Holler Colonies and the Altes Land: A Vivid Example of the Importance of European Intangible and Tangible Heritage
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The Holler colonies are settlements in European marsh and dyke landscapes created starting in the High Middle Ages through land reclamation by Dutch water engineers who had been hired by local leaders. Some Holler colonies were later abandoned; others remained. Surviving colonies, some of which remain and are largely intact, was often changed by later land reclamation processes (Renes and Piastra 2011: 24). Today, the remainders of these landscapes are visible proof of the intangible and tangible heritage of European economic and social history. These created landscapes—Holler landscapes—are easily recognized by their linear landscape structure and small parceling. Other characteristic features are hydraulic engineering structures, such as dykes, drainage systems, receiving waters, and the pumping stations used to clear the marshes of water and strip parceling, linear settlements, and infrastructure, houses and farms in a row, dykes, roads and byways, ditches, and channels. Holler colonies are a European landscape typology in several respects. First, they were the consequence of Dutch water engineers’ large-scale knowledge transfer within Europe, are always built at the invitation of local leaders, and always encompass the diffusion of Dutch laws, traditions, production, and models of society. Second, they may be considered a European landscape type that defined European wetland areas along large rivers from the Middle Ages onwards. Their uniqueness is based on the techniques applied, the social processes involved, and their long duration.
KeywordsLandscape history Cultural heritage Rural development Landscape resilience People’s identity Landscape heritage
This transfer of technology is the defining feature of Holler Colonies. Marsh and dyke land reclamation was planned and not random, not exactly the same everywhere but everywhere followed the same principles. In particular, this marsh and dyke reclamation exemplifies Cope cultivation. The term’s origin in the Dutch and Low German term “kopen”, meaning “to buy,” conveys that the Dutch settlers bought the land which they were asked to reclaim. This dynamic made their imported culture sustainable and distinguished the Holler colonies from other land reclamation areas.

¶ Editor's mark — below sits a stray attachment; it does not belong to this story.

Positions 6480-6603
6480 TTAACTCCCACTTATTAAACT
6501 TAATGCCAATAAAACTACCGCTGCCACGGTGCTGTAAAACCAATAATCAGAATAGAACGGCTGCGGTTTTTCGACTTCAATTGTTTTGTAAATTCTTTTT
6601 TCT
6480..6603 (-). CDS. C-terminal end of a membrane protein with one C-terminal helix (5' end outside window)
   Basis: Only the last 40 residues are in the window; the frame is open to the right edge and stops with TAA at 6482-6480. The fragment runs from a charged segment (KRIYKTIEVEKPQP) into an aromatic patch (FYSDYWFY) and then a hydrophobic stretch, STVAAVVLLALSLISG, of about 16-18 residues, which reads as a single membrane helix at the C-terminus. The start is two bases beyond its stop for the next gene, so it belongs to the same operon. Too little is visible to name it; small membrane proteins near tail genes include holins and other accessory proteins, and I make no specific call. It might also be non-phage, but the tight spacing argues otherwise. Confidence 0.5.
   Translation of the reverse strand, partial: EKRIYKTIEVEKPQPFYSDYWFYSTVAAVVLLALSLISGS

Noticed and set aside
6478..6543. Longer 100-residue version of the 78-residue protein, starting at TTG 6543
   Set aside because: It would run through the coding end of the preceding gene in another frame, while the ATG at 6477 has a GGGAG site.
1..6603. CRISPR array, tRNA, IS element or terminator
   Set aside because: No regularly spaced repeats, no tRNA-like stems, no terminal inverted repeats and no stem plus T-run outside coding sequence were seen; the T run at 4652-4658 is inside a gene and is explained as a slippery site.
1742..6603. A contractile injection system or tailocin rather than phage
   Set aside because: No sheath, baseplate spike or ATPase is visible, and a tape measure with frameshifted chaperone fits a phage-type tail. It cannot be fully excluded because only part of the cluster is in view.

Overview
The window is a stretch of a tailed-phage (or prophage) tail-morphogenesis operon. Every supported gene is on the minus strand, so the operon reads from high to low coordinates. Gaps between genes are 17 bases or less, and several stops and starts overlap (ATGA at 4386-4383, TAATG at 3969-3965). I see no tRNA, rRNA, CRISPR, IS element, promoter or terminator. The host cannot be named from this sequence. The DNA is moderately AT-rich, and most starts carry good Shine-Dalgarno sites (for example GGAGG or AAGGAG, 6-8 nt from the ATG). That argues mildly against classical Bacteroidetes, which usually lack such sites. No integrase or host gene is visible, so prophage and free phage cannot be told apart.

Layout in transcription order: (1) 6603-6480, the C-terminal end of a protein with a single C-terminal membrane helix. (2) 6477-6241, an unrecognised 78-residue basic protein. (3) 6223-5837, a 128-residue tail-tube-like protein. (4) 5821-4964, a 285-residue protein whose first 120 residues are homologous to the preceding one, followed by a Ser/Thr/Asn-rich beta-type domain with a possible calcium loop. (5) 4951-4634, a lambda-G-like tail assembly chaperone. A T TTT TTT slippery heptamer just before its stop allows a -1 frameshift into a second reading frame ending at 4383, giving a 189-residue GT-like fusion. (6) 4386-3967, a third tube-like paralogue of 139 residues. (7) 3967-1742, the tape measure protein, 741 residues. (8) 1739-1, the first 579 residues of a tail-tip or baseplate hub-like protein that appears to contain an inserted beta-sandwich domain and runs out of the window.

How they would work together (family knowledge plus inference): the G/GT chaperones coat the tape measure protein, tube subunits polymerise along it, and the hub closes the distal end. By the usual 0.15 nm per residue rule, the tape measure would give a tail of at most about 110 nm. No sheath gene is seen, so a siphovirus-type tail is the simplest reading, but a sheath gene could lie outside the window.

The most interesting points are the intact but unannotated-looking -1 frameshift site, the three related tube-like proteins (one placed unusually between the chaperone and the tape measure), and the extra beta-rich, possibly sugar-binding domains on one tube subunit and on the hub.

It may be useful to group or cluster these European landscapes as daughter landscapes of a Dutch mother landscape (Verein 2009: 109). Here, we concentrate on one of the best preserved examples of a daughter landscape, the Altes Land, literally “the Old Country,” a region south of the Elbe River in Northern Germany, near the city of Hamburg. In examining the region, we are able to gain a short overview of the land-shaping process and demonstrate how a specific historic sociocultural development plays an essential part in our identity today. We also show how water, water infrastructure, and heritage have defined the identities and ways of life in these regions.
The Low Countries as a Center of Innovation in Water Management
The period of population growth of the tenth to the early fourteenth century was a demographic shift which triggered dramatic changes in land use; land reclamation and clearance in most parts of Europe accommodated the new populations (Renes 2010). This population increase was especially problematic for the Low Countries, where land for settlement and agriculture was scarce (Bartlett 1993) where large uninhabited fenlands, in most cases too wet for agricultural production, dominated the landscape. In response to these circumstances, the Dutch invented techniques to reclaim land from the marshes (Renes 2005: 13ff). With the invention of dykes in the tenth century, new areas became habitable and usable (Lebecq 1979:145). Soon, the Dutch developed large-scale drainage systems, including main channels and secondary ditches, to supplement the dykes. Another important new measure: a sustainable system for maintaining the dykes included a civic organization which was responsible for watching over and, if necessary, repairing them day or night at any time of year. These responsibilities were set out in contracts.